Egg laying

Discussion in 'Chicken Behaviors and Egglaying' started by Littleblessings, Nov 14, 2014.

  1. Littleblessings

    Littleblessings Out Of The Brooder

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    Jun 4, 2014
    Greenville OH
    I have 5 hens 24-28 weeks. I started getting eggs a month ago. At the most 2-3 a day. Now I'm lucky to get 1 a day. I'm even leaving them shut in their coop and attached run because I thought maybe they had started laying while free ranging. But still 1 a day.

    It's starting to get down into 20's here at night. Could the temp cause them to stop laying right after they started? Will it be like this all winter?
     
  2. Ol Grey Mare

    Ol Grey Mare One egg shy of a full carton. ..... Premium Member

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    There is a natural slow down in production for most breeds during the winter months. Because this slow down is in the winter, most associate it with just temperature changes, but the reality is it is primarily related to the hours of daylight which happen to be shorter during the winter months. Do you have the option of having electricity in your coop? If so, a simple help for the winter production is to use supplemental lighting to bring the total hours of "light" for your birds to 12+ hours a day - a timer that kicks the light on at say 5 AM and off after sunrise - this allows the birds to still go to bed with the natural night fall.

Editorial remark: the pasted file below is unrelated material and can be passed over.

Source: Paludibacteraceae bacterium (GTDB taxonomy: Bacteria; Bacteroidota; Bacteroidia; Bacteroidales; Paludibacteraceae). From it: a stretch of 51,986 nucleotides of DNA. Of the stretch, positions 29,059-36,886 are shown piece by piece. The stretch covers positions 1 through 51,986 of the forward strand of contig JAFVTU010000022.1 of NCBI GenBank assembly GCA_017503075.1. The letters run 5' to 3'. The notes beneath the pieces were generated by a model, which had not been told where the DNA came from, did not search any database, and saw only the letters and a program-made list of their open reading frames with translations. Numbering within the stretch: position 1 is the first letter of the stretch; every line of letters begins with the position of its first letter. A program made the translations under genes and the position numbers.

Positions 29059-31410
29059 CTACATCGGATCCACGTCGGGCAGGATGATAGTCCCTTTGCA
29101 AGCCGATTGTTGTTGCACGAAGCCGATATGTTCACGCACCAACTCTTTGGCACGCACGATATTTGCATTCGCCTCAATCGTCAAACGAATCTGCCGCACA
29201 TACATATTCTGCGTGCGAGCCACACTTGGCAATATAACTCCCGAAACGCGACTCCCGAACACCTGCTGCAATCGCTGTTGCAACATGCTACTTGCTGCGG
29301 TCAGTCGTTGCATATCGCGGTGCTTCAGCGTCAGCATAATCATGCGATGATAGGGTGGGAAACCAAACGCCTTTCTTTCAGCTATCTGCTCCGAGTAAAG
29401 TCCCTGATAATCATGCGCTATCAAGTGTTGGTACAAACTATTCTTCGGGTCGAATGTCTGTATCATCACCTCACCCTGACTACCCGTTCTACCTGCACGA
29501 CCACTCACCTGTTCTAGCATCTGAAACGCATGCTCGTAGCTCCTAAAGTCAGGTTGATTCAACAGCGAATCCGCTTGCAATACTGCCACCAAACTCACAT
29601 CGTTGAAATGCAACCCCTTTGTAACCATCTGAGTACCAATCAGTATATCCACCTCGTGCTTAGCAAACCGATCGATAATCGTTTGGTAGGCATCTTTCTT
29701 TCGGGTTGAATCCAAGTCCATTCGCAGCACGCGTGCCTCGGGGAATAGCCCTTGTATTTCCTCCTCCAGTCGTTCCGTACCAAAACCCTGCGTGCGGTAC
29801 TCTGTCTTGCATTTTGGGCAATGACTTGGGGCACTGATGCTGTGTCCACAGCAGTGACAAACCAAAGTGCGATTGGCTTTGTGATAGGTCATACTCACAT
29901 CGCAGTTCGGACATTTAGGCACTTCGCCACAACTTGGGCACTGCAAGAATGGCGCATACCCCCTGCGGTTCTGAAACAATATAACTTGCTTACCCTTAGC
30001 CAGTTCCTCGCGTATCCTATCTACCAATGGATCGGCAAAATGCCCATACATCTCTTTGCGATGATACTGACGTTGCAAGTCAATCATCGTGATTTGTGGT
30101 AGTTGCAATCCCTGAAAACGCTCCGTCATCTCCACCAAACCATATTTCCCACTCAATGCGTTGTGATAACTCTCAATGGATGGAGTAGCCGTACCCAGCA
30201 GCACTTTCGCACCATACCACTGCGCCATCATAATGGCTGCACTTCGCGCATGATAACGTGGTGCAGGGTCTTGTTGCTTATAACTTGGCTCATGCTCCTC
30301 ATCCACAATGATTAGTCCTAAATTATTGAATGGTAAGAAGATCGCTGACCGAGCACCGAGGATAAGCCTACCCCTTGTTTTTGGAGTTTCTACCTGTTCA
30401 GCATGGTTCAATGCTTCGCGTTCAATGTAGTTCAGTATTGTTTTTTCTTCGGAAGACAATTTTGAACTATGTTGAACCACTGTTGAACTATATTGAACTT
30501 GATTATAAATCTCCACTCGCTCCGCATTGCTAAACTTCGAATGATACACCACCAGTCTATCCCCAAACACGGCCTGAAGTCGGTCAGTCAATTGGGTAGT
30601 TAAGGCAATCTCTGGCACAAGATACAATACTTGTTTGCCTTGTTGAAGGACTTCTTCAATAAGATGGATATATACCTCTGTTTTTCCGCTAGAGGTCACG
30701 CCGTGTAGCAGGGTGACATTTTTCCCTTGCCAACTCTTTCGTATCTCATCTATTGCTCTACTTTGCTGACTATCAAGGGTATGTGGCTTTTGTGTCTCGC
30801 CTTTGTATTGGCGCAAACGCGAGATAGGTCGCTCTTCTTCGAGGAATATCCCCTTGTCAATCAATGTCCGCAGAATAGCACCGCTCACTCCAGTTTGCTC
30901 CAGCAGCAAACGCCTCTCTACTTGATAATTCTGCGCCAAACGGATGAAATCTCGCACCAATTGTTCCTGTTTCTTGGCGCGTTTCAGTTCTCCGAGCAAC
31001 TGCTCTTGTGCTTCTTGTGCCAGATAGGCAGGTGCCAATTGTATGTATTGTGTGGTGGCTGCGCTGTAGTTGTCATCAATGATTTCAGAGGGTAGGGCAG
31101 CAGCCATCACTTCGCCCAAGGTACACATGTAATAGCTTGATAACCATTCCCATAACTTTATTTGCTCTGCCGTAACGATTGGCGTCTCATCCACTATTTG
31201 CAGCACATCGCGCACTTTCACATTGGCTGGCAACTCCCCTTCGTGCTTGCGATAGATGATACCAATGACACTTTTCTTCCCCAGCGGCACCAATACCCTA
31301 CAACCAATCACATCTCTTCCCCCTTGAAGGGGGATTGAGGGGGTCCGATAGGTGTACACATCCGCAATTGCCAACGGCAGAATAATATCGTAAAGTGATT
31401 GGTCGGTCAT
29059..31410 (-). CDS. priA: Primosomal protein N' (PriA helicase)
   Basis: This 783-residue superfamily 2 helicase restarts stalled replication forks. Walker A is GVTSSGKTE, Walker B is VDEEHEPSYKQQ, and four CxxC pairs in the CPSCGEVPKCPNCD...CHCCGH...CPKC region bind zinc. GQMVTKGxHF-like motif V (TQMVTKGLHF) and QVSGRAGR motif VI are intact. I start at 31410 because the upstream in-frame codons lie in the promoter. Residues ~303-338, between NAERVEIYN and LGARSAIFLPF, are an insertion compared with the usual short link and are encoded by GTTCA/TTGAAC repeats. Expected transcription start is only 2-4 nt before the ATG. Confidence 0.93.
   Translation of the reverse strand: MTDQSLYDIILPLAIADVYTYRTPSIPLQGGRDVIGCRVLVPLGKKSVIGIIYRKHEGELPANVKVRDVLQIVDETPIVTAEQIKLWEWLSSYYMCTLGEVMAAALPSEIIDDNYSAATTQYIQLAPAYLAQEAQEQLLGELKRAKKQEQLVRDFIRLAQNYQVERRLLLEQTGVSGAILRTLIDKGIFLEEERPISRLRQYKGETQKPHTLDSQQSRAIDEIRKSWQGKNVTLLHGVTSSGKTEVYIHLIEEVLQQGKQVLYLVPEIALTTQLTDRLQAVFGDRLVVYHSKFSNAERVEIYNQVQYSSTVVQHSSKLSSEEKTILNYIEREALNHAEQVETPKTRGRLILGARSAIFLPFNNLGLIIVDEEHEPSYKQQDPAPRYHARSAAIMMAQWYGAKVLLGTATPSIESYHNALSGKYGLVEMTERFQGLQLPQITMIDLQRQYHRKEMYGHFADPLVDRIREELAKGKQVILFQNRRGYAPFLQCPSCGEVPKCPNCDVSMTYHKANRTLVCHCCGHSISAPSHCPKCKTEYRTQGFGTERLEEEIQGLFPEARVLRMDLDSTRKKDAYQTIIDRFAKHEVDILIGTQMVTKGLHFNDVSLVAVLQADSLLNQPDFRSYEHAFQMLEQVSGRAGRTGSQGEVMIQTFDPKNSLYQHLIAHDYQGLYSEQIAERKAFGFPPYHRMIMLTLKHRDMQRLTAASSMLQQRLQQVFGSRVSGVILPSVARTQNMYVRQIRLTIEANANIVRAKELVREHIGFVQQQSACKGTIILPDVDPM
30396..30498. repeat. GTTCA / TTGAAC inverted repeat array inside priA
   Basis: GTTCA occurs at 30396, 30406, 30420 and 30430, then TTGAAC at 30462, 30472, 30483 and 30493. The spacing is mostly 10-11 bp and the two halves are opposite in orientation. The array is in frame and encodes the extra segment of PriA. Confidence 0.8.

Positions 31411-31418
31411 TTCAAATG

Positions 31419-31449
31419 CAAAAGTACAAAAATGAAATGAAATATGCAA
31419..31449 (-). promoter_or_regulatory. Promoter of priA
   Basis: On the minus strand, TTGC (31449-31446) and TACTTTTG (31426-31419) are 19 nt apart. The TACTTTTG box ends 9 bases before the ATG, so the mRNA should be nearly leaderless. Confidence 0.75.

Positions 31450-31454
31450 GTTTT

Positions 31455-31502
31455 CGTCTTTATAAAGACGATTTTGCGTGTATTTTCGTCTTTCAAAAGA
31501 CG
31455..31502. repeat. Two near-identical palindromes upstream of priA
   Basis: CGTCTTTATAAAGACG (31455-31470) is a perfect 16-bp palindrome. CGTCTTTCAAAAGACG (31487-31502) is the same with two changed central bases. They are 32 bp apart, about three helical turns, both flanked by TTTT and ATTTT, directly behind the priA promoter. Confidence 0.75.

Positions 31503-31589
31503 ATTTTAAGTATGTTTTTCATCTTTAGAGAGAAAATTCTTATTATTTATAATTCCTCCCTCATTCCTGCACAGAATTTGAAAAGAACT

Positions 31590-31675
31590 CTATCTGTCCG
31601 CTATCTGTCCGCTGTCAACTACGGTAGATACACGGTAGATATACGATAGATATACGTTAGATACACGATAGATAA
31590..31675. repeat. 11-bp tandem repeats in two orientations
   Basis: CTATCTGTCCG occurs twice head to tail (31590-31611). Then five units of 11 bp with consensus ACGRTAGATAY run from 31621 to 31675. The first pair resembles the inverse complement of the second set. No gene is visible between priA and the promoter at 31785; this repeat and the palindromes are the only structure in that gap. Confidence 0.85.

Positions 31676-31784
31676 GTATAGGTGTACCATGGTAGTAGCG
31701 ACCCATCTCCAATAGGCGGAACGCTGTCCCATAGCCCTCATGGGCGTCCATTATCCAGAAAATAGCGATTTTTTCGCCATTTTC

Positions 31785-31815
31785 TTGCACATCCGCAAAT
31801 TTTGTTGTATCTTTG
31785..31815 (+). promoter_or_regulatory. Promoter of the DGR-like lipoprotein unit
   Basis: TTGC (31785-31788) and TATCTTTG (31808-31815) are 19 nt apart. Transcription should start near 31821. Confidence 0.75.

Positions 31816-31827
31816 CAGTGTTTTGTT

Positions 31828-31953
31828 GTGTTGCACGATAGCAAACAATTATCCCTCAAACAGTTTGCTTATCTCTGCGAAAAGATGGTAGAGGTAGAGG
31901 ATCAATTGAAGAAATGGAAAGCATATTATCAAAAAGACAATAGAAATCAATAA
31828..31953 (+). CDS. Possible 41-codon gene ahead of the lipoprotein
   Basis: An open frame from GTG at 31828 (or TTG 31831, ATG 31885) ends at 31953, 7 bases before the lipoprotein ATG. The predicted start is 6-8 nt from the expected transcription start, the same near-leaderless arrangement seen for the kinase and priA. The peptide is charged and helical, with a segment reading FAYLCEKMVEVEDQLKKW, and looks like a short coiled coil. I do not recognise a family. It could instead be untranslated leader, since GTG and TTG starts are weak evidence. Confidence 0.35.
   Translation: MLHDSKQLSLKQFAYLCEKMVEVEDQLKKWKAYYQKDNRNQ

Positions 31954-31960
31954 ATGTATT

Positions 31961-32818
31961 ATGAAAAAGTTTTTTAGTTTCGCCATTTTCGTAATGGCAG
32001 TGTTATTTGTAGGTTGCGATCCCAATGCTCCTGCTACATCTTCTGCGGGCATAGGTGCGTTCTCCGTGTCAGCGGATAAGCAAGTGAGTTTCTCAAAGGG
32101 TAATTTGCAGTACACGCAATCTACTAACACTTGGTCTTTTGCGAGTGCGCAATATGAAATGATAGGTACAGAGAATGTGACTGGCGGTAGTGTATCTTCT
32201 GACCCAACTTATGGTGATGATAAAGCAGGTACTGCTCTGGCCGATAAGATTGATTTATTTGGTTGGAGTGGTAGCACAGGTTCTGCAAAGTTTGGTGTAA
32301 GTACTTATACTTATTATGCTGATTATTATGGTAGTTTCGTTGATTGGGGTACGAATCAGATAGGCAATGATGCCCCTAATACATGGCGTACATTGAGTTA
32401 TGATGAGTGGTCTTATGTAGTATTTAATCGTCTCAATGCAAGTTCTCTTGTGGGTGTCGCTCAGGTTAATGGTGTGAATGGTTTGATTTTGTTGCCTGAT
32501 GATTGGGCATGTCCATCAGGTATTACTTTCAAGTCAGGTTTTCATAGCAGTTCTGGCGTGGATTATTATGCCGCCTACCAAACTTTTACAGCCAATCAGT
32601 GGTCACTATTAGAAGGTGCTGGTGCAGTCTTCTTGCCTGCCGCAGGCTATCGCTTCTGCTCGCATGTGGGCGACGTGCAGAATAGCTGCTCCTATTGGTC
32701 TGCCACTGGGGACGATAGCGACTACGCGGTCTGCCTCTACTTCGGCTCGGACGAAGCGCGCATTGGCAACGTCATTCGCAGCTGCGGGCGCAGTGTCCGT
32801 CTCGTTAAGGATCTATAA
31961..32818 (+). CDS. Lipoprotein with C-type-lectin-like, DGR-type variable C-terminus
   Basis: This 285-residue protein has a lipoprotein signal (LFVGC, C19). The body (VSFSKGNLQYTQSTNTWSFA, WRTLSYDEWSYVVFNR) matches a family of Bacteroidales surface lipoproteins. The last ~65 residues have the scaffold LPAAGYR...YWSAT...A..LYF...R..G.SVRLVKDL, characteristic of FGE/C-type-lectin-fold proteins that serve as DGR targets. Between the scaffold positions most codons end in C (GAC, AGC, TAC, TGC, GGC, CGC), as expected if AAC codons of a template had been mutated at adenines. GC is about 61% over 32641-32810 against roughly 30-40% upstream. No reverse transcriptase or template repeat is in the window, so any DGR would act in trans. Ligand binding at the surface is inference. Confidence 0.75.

3. aart

    aart Chicken Juggler! Premium Member

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    Ditto the change in daylight/darkness hours.

    Sometimes first year layers will lay all winter without supplemental lighting, sometimes they won't.
    Older layers need 14-16 hours of light to lay regularly thru winter. Last winter I used a 40 watt incandescent light(this year I am using a CFL) that comes on early in the morning to provide 14-15 hours of light and they go to roost with the natural sundown. Last year I started the lighting increase a bit late(mid October), the light should be increased slowly, and the pullets didn't start laying until late December. Here's pretty good article on supplemental lighting. Some folks think that using lighting shortens the years a hen will lay, I don't agree with that theory but I also plan to cull my older hens for soup at about 3 years old.
     

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